Holocaust Education & Archive Research Team
Early Nazi Leaders
Nazi Racial Laws
Sinti & Roma
"The Brown Eminence"
Martin Bormann was born in Halberstadt, Germany, on 17th June, 1900. the son of post office employee Theodor Bormann (1862–1903) and his second wife, Antonie Bernhardine Mennong. Bormann dropped out of school to work on a farming estate in Mecklenburg.
He then entered the NSDAP, becoming its regional press officer in Thuringia and then business manager in 1928. From 1928 to 1930 he was attached to the SA Supreme Command and in October 1933 he became a Reichsleiter of the NSDAP. A month later he was elected as a Nazi delegate to the Reichstag. In October 1933, From July of that year until 1941, Bormann served as the personal secretary for Rudolf Hess.
During this period Bormann honed his beaueaucratic skills and earned the trust of Adolf Hitler. In addition to administering Hitler's personal finances, buying the Berghof at Berchtesgaden and running it as well as the whole complex of properties on the Obersalzberg, Bormann acquired the power to control the living standards of Gauleiters and Reichsleiters, not to speak of members of the Fuhrer's intimate circle. Bormann's brutality, coarseness, lack of culture and his apparent insignificance led the Nazi Old Guard to underestimate his silent persistence and ability to make himself indispensable.
Rudolf Hess's flight to Britain opened the way for the 'Brown Eminence' to step into his shoes on 12 May 1941 as head of the Parteikanzlei and to gather the reins of the Party into his own hands and steadily undermine all his rivals for power. Until the end of the war, the short, squat Bormann, working in the anonymity of his seemingly unimportant office, proved himself a master of intrigue, manipulation and political in-fighting.
Bormann was invariably the advocate of extremely harsh, radical measures when it came to the treatment of Jews, of the conquered eastern peoples or prisoners of war. He signed the decree of 9 October 1942 prescribing that 'the permanent elimination of the Jews from the territories of Greater Germany can no longer be carried out by emigration but by the use of ruthless force in the special camps of the East'. A further decree, signed by Bormann on 1 July 1943, gave Adolf Eichmann absolute powers over Jews, who now came under the exclusive jurisdiction of the Gestapo.
A telephone conversation between Bormann and Heinrich Himmler was overheard by telephone operators during which Himmler reported to Bormann about the extermination of the Jews in Poland. Himmler was sharply rebuked for using the word "exterminated" rather than the codeword "resettled," and Bormann ordered the apologetic Himmler never again to report on this by phone but through SS couriers.
On 29 April 1945, Wilhelm Burgdorf, Joseph Goebbels, Hans Krebs, and Bormann witnessed and signed Hitler's last will and testament. Hitler dictated this document to his personal private secretary, Traudl Junge. Borman was Head of the Party Chancellery (Parteikanzlei) and was also the private secretary to Hitler.
Per instructions, their bodies were taken to the garden and burned. In accordance with Hitler's last will and testament, Joseph Goebbels, the Minister for Public Enlightenment and Propaganda, became the new "Head of Government" and Chancellor of Germany (Reichskanzler).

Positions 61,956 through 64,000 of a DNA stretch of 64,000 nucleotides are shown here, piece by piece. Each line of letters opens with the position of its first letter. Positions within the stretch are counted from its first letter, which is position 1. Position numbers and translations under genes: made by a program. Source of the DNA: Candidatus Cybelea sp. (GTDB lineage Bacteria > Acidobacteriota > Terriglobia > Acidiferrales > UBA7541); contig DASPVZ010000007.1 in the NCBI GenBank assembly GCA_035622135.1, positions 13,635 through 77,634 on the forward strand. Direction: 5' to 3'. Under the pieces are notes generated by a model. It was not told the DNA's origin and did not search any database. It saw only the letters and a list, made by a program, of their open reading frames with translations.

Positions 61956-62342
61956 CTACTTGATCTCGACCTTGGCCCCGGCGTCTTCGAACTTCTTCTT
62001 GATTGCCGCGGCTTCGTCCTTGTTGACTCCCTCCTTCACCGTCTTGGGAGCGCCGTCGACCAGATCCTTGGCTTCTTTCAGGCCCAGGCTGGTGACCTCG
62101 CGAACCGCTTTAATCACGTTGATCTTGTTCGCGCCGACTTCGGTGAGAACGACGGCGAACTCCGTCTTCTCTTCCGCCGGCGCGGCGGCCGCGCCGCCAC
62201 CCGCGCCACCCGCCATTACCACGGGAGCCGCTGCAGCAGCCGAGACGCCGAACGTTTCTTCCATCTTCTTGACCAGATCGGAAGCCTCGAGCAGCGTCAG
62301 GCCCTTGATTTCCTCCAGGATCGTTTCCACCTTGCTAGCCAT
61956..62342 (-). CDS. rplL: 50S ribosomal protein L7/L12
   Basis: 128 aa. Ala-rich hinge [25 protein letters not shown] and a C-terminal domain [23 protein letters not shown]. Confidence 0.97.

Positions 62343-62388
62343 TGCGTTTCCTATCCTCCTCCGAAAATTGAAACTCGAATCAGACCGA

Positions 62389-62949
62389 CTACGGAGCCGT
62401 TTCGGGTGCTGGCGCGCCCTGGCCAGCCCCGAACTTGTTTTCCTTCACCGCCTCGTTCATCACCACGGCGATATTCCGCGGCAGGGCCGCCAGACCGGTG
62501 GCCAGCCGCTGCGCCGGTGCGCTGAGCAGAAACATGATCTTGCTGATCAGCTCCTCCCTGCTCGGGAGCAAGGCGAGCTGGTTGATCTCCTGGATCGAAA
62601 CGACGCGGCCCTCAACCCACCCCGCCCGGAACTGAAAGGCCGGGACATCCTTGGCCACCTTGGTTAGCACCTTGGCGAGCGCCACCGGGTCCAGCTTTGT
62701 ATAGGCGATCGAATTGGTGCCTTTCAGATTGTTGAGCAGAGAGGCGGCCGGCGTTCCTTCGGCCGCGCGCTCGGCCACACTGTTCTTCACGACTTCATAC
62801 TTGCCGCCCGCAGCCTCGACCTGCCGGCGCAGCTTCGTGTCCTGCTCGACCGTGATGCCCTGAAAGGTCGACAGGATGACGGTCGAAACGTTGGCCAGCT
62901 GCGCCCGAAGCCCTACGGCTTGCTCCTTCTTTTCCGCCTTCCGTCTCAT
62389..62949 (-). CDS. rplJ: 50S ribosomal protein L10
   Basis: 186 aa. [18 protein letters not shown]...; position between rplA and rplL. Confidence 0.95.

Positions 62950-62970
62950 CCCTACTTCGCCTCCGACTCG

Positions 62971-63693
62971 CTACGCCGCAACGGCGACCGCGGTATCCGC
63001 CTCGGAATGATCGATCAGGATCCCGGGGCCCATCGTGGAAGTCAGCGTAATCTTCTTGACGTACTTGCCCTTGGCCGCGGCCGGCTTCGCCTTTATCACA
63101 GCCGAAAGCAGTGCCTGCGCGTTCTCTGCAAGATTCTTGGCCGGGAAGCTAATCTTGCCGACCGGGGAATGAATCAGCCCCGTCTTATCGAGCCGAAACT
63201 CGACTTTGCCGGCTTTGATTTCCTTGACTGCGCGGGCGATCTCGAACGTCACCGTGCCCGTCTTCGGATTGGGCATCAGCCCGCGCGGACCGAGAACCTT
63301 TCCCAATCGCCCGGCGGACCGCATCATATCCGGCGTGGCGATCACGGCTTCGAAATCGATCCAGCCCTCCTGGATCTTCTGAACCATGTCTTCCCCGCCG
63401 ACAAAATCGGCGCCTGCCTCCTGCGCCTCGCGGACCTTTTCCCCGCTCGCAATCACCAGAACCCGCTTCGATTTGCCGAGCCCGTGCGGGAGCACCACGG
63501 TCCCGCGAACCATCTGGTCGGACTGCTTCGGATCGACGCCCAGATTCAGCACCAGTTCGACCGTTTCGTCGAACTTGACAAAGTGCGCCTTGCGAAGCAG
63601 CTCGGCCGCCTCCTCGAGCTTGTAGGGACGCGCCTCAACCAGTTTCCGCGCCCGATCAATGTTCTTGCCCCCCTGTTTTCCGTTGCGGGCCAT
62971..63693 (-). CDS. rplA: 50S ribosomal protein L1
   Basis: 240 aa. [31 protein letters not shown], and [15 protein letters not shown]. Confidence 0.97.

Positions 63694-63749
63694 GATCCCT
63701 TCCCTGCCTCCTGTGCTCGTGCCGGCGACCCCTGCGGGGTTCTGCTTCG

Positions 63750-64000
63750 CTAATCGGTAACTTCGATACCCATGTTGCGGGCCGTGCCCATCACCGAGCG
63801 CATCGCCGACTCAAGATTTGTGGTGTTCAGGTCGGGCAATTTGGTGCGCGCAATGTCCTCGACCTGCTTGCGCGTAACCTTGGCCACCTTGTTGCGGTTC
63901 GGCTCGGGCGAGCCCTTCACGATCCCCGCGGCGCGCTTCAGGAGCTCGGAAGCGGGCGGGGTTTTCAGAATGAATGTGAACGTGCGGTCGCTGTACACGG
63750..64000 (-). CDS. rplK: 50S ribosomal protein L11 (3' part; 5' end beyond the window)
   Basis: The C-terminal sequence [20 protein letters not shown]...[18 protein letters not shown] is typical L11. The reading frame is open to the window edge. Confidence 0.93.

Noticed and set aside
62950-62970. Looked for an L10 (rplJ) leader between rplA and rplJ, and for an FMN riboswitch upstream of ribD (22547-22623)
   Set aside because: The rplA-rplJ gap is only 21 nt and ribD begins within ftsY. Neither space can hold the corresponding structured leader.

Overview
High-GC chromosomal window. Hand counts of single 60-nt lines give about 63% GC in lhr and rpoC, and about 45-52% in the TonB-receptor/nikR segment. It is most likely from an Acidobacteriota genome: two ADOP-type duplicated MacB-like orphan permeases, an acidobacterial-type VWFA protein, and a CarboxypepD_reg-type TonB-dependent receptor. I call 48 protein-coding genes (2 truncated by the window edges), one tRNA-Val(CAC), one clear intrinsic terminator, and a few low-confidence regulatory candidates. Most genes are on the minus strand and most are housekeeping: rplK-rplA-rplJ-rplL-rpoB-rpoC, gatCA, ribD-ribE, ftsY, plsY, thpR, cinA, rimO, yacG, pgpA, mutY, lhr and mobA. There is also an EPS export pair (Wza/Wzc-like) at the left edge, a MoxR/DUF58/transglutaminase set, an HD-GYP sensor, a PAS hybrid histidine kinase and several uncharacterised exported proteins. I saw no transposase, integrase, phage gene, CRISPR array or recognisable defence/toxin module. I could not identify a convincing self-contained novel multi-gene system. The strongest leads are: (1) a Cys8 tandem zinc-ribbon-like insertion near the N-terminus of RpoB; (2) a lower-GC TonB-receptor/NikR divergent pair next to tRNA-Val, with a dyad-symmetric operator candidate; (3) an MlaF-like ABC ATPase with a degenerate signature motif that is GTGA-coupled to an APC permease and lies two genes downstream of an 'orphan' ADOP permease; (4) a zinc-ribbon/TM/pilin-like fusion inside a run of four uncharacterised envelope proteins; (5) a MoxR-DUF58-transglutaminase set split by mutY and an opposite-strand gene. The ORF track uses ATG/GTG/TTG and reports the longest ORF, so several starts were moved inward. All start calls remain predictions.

At 3:15 am on 1 May, Reichskanzler Goebbels and Bormann sent a radio message to Dönitz informing him of Hitler's death. Per Hitler's last wishes, Dönitz was appointed as the new "President of Germany" (Reichspräsident). Goebbels committed suicide later that same day.
At 23:00 hours the mass escape began. Moving in small groups, they proceeded underground, as planned, to the Friedrichstrasse station. Here they emerged to find the ruins of Berlin in flames, and Russian shells bursting everywhere around them. The first group managed to cross the river Spree by an iron footbridge that ran parallel to the Weidendammer Bridge. The remaining groups likewise emerged at the Friedrichstrasse Station, but there became confused and disoriented. They made their way north along the Friedrichstrasse to the Weidendammer Bridge, where they found their way blocked, at the bridge's north end, by an anti-tank barrier and heavy Russian fire.
They next withdrew to the south end of the bridge, where they were soon joined by a few German tanks. Gathering about the tanks, they again pressed forward. Bormann, Artur Axmann (head of the Hitler Youth), Ludwig Stumpfegger (Hitler's surgeon), and others followed the lead tanks as far as the Ziegelstrasse. There a panzerfaust struck the lead tank. The violent explosion stunned Bormann and Stumpfegger, and wounded Axmann. All retreated to the Weidendammer Bridge.
Now it was every man for himself. Bormann, Stumpfegger, Axmann, and others followed the tracks of the surface railway to the Lehrter station. There Bormann and Stumpfegger decided to follow the Invalidienstrasse east. Axmann elected to go west, but encountered a Russian patrol and returned on the path Bormann and Stumpfegger had taken. He soon found them.
Behind the bridge, where the Invalidienstrasse crosses the railroad tracks, they lay on their backs, the moonlight on their faces. Both were dead. Axmann could see no signs of an explosion, and assumed that they had been shot in the back. He continued on his way, escaping from Berlin and spending the next six months hiding out with the Hitler Youth in the Bavarian Alps, where he was eventually captured.
Martin Bormann Nazi in exile Paul Manning Lyle Stuart; 1st ed edition (September 1981)
The Holocaust Chronicle Publications International LTD
Copyright Carmelo Lisciotto H.E.A.R.T 2007